Grid Model

Grids can be categorized with a three stage model :
Departmental Grids : These correspond to a firm initially utilising resources within a single group i.e. an engineering department connecting desktop machines, clusters and equipment.

Enterprise Grids : This progresses to enterprise Grids where non-technical staff's computing resources can be used for cycle-stealing and storage.

Global Grids. A global Grid is a connection of enterprise and departmental Grids which can be used in a commercial or collaborative manner.


Software engineers and developers who are building the Grid are spending their time and effort in five big areas.

Sharing of resources : This is most important on a global scale. This is the very essence of the Grid.

Security : It is a critical aspect of the Grid, since there must be a very high level of trust between resource providers and users, who will often never know who each other are. Sharing resources is, fundamentally, in conflict with the ever more conservative security policies being applied at individual computer centers and on individual PCs. So getting Grid security right is crucial.

Balance the Load : If the resources can be shared securely, then the Grid really starts to pay off when it can balance the load on the resources, so that computers everywhere are used more efficiently, and queues for access to advanced computing resources can be shortened.

Distance no longer matters : doing a calculation on the other side of the globe, instead of just next door, should not result in any significant reduction in speed.

Open standards : This are needed in order to make sure that R&D worldwide can contribute in a constructive way to the development of the Grid, and that industry will be prepared to invest in developing commercial Grid services and infrastructure.


Global Grid Forum : The Global Grid Forum (GGF) is the community of users, developers, and vendors leading the global standardization effort for grid computing.

Globus Alliance : The Globus Alliance is a community of organizations and individuals developing fundamental technologies behind the "Grid," which lets people share computing power, databases, instruments, and other on-line tools securely across corporate, institutional, and geographic boundaries without sacrificing local autonomy.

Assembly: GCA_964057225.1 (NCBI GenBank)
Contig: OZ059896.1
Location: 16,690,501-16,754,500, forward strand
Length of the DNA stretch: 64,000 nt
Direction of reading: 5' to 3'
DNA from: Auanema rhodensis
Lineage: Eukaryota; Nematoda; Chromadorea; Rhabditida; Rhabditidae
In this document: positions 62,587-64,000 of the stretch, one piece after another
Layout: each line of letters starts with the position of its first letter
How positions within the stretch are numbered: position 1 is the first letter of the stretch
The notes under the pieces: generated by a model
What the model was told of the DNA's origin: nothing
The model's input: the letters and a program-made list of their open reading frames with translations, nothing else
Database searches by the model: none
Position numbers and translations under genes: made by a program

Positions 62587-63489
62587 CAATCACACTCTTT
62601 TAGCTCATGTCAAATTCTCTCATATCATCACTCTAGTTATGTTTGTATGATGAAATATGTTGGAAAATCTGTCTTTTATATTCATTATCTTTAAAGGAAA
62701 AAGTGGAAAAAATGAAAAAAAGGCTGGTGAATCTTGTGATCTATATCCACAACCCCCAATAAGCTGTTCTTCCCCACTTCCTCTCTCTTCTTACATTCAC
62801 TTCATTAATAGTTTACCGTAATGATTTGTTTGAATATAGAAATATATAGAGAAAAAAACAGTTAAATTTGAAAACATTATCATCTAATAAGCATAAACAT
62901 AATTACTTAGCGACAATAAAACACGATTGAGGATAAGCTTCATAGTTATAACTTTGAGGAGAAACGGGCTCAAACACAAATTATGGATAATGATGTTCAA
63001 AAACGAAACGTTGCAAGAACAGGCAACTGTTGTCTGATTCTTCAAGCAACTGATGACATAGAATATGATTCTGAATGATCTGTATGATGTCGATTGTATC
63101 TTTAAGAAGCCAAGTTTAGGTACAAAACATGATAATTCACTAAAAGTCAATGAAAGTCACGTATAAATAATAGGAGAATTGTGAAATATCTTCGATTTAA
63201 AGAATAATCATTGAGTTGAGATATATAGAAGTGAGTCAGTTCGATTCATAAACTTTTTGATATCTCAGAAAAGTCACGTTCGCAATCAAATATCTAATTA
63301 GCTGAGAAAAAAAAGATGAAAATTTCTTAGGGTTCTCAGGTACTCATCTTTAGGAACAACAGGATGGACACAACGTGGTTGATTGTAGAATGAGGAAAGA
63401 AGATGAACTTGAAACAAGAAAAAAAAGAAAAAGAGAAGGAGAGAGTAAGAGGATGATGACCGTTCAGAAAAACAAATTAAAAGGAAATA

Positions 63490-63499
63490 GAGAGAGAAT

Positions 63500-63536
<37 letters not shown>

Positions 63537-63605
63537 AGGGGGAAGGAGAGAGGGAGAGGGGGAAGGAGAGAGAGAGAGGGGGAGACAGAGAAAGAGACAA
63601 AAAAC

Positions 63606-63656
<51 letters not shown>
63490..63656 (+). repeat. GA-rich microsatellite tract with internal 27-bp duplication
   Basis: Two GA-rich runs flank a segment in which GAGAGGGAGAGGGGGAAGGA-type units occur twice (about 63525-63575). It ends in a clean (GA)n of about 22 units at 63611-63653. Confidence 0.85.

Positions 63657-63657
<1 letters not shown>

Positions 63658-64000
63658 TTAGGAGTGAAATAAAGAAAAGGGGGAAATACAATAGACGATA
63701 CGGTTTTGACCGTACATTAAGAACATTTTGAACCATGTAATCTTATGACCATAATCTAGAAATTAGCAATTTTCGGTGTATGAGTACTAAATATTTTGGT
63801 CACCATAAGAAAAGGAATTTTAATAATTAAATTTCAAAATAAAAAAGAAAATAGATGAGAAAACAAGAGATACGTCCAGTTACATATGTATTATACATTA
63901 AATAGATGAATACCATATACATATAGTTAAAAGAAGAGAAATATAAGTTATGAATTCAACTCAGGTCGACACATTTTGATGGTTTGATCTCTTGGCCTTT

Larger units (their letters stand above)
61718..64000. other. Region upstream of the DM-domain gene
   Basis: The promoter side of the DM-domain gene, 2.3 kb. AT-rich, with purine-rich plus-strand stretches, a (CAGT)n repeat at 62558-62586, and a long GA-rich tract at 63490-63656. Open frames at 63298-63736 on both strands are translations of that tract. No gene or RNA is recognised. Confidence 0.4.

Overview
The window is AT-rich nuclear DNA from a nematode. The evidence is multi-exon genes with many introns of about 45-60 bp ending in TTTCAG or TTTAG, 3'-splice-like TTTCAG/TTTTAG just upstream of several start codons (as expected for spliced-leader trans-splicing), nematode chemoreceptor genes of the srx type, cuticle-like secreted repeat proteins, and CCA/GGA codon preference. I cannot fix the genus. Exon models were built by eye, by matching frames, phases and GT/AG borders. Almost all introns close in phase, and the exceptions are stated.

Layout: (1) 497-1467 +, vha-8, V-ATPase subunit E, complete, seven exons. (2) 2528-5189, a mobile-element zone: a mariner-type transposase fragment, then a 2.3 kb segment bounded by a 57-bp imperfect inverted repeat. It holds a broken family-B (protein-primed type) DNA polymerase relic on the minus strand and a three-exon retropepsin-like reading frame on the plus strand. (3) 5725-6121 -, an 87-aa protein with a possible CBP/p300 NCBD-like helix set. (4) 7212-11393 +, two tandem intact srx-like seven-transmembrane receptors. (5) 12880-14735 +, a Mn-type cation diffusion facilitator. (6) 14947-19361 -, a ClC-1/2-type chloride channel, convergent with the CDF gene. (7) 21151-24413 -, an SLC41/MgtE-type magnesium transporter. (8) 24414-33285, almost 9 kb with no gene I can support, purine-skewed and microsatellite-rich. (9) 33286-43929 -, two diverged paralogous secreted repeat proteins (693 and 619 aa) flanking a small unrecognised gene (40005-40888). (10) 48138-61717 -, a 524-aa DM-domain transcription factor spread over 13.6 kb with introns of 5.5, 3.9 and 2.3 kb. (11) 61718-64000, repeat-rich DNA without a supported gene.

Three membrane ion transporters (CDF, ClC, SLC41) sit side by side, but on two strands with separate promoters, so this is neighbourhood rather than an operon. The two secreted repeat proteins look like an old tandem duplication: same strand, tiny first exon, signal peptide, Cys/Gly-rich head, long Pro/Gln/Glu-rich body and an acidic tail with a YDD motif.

Case Study Of Oracle

Oracle Corporation itself is using grid computing to improve its business processes, making infrastructure more efficient and less expensive.
Oracle’s Application Demo Systems (ADS) is used by its global sales organization to give demonstrations of Oracle products to prospects, customers, and partners. ADS runs the entire Oracle E-Business Suite—some 180 modules—in a single instance, with 450 copies of the environment maintained and supported for the sales force. In addition, they have a separate farm for technology demos that consists of about 50 environments. ADS hardware includes 300 Dell PE2650 servers running Linux, with dual P4 Xeon processors and 6GB of memory and 75 TB of storage. Running our demonstration environment—where performance is critical to a successful sale—on a Linux grid is a strong testament to the power and benefits of such an architecture.
Linux on low-cost, commodity hardware is a proven technology for mission-critical applications such as Oracle E-Business Suite. In fact, Oracle runs its own business on E-Business Suite on a Linux/Intel middle tier. This deployment includes a Global Single Instance (GSI) in our Austin, Texas Data Center which provides mission-critical applications to more than 50,000 Oracle employees worldwide. The GSI database consists of Oracle9i Database with Real Application Clusters (3-nodes) running on 3 Sun F12K machines with 104GB RAM and more than 3TB of storage; separately, the middle tier includes 21 Dell 2650 machines and 6GB RAM running Linux.
The benefit to Oracle? Lower cost and faster performance. Running our E-Business Suite internally on the GSI on Linux is 5 times cheaper and 3 times faster than on conventional UNIX/RISC.

Published: 2006-09-26
Author: Neelam Doshi

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I am in the field of Computer Science. I am Working as Faculty member in a Post-graduate College. if you want to know something about M-commerce you can visit my site. Any other query you can mail me at